Here are some ways advisors can repair their profit margins.

It's no secret that global business profitability has undergone a wrenching adjustment across a broad range of industries in the last three years. This adjustment has not spared the financial advisor profession.

For American business at large, the development that has totally confounded and disturbed economists like Federal Reserve Board Chairman Alan Greenspan is how such a small decline in revenues could translate into such a big fall in profits. Like other small businesses, many financial advisory firms have experienced a dramatic change in the economics of their business.

The problem of financial advisors' profitability was the subject of a recent profitability guidebook prepared by Mark Tibergien of Moss Adams LLC for Fidelity Institutional Brokerage Group (FIBG). It shouldn't be a big surprise that the seeds of destruction, or at least wilting profits, were sown in the late '90s when the economy was growing at a rate that has proved impossible to sustain. Financial advisors who saw their top revenue lines levitate with the stock market bubble were, like other financial services firms, particularly vulnerable to the latest business disease, known as margin compression.

Yet while the bear market has spawned doubts about financial advisors' ability to run their practices, it has confirmed the viability and staying power of the services they offer. Contrast advisory practices to other segments of the financial services business like IPO underwriting, online trading and merger and acquisition activity. All of these business lines have suffered top-line declines of 50% or more over the last three years, while advisors' practices have suffered modest shortfalls.

Moreover, recent consumer research underscores the new level of respect accorded financial advisors and their services. A study conducted late last year by OppenheimerFunds revealed 84% of investors who use advisors believe that they are worth the cost. "Ten years ago there were all sorts of arguments about whether advisors could justify what they charge clients," notes Rob Denson, senior vice president at OppenheimerFunds. "Today, there isn't any argument. No one questions their value any more."

Financial advisors may be delivering value to clients, but they are finding it more and more difficult to create value for themselves. Advisors experienced 25% annual growth for much of the 1990s and, as the business took off, attracting assets was Job One, according to Jay Lanigan, executive vice president of FIBG's RIA services group, Like many other segments of the financial services business, making a transition to an era of slower growth has proved very challenging to advisors, he adds.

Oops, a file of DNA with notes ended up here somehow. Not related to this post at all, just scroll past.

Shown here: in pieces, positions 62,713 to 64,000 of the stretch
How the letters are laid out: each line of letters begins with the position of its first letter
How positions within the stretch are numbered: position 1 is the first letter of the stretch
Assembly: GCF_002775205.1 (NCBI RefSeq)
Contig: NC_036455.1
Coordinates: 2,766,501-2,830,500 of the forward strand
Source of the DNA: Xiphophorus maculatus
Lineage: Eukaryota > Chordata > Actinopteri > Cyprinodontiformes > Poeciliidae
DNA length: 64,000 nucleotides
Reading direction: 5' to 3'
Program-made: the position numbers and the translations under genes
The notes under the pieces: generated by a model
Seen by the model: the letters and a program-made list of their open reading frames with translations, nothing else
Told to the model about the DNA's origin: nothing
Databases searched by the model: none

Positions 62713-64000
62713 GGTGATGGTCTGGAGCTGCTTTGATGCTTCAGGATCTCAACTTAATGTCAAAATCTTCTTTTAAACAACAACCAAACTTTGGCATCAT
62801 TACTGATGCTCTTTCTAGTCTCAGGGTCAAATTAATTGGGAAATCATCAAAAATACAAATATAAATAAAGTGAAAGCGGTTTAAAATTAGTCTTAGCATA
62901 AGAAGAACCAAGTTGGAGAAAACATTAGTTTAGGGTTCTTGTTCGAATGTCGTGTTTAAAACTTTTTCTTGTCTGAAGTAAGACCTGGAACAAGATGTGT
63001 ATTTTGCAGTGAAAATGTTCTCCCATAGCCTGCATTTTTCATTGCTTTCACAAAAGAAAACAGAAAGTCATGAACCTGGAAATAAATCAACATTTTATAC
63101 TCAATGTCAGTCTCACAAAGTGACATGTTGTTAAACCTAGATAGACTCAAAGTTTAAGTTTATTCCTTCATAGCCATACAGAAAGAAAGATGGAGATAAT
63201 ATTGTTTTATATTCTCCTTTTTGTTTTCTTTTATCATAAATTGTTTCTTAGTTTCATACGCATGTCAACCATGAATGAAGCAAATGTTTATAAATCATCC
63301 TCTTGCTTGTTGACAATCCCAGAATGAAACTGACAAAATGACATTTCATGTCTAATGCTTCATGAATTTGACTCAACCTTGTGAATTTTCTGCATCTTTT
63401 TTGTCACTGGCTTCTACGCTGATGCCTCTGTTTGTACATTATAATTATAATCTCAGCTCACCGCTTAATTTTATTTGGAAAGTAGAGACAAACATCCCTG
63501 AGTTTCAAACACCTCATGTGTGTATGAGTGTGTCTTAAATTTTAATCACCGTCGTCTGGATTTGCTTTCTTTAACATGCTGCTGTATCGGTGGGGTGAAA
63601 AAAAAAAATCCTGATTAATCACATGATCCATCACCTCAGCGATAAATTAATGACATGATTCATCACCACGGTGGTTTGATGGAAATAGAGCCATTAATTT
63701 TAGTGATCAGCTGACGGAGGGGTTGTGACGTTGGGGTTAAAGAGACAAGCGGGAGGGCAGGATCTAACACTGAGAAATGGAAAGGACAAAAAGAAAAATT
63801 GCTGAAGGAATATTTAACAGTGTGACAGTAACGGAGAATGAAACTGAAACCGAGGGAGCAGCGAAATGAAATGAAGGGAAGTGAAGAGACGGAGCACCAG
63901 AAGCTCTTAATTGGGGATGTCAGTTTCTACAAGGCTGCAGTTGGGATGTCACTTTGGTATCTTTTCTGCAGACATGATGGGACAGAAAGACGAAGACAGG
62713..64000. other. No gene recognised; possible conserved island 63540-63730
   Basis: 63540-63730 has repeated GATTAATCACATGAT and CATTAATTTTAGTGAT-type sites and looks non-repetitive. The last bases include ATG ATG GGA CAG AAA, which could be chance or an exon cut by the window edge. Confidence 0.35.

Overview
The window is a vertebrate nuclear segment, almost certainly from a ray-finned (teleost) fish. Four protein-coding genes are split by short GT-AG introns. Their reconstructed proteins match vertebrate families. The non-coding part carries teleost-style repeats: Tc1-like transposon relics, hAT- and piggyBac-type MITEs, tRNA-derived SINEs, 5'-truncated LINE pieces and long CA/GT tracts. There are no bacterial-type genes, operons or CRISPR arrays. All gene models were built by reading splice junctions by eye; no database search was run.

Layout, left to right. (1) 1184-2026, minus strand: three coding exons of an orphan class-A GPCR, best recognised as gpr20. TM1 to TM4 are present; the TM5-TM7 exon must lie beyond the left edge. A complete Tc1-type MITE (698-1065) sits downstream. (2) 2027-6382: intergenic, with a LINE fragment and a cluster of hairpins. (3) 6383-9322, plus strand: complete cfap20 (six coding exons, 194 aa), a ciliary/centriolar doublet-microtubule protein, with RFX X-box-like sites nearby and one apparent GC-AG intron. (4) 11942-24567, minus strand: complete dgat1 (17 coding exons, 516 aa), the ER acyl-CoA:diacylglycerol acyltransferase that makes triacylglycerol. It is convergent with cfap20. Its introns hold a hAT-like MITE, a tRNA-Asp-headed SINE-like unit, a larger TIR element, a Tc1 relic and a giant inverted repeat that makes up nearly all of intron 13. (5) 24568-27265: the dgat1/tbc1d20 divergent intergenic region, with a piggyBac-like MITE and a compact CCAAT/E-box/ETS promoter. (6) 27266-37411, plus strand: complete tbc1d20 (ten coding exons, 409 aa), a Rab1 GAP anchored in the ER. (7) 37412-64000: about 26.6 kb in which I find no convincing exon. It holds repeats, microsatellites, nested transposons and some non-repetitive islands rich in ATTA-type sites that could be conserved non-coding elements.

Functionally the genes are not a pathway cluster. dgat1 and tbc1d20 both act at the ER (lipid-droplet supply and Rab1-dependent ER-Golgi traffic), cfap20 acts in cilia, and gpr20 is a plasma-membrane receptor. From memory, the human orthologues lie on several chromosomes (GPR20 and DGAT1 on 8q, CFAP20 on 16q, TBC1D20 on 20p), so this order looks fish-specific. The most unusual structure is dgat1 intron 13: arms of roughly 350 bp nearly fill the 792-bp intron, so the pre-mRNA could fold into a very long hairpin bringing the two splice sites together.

What this means is that advisors must rethink their business models in order to position themselves for growth in the next decade, Tibergien says. The most glaring problem at many advisory firms is their inability to control their gross margins, he explains. A firm's gross margin involves dividing all direct expenses (including its salaries, the owner's base compensation, and all commissions paid out) by its revenue. To determine a firm's operating margin, add all other overhead expenses to direct expenses and divide by revenue.

Tibergien identifies four factors that are causing financial advisors to experience gross margin erosion. The first is poor pricing. Many advisors have long underestimated the value of their services and continue to spend free time with prospects, viewing it as their marketing budget. Others are adding new services for existing clients and bundling them into the same old fee structure. Advisors need to focus more on making sure that expenses are attached to revenue streams. "Margin compression is caused by adding services for the same old fee," he explains.

This problem partially explains the second factor, poor productivity. "The staff often is not spending enough time serving the right clients," Tibergien says.

The third factor hamstringing advisors' gross margins is an inappropriate client mix. "I'm amazed at how many people accept the 80-20 rule as a natural condition of their business," Tibergien continues, referring to the tendency for many clients to rely on 20% of their clients for 80% of their business. "What it says is that a firm is content having 80% of their clients who are not within their sweet spot."

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